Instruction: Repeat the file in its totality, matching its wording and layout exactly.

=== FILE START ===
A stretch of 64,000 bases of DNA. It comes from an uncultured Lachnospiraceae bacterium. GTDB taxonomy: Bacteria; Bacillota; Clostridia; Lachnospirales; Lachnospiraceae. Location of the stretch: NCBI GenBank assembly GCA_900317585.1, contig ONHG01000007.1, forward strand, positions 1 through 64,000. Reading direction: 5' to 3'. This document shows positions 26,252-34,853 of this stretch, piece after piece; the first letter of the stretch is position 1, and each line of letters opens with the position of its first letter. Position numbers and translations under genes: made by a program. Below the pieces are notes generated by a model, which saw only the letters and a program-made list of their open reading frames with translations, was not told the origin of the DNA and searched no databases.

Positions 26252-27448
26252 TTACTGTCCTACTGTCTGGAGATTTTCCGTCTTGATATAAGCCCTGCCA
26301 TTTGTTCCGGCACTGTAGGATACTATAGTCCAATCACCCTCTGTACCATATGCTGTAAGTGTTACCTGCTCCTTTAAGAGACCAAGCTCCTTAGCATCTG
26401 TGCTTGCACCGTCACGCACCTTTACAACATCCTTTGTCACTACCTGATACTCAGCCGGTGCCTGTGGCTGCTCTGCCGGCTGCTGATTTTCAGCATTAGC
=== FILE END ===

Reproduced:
A stretch of 64,000 bases of DNA. It comes from an uncultured Lachnospiraceae bacterium. GTDB taxonomy: Bacteria; Bacillota; Clostridia; Lachnospirales; Lachnospiraceae. Location of the stretch: NCBI GenBank assembly GCA_900317585.1, contig ONHG01000007.1, forward strand, positions 1 through 64,000. Reading direction: 5' to 3'. This document shows positions 26,252-34,853 of this stretch, piece after piece; the first letter of the stretch is position 1, and each line of letters opens with the position of its first letter. Position numbers and translations under genes: made by a program. Below the pieces are notes generated by a model, which saw only the letters and a program-made list of their open reading frames with translations, was not told the origin of the DNA and searched no databases.

Positions 26252-27448
26252 TTACTGTCCTACTGTCTGGAGATTTTCCGTCTTGATATAAGCCCTGCCA
26301 TTTGTTCCGGCACTGTAGGATACTATAGTCCAATCACCCTCTGTACCATATGCTGTAAGTGTTACCTGCTCCTTTAAGAGACCAAGCTCCTTAGCATCTG
26401 TGCTTGCACCGTCACGCACCTTTACAACATCCTTTGTCACTACCTGATACTCAGCCGGTGCCTGTGGCTGCTCTGCCGGCTGCTGATTTTCAGCATTAGC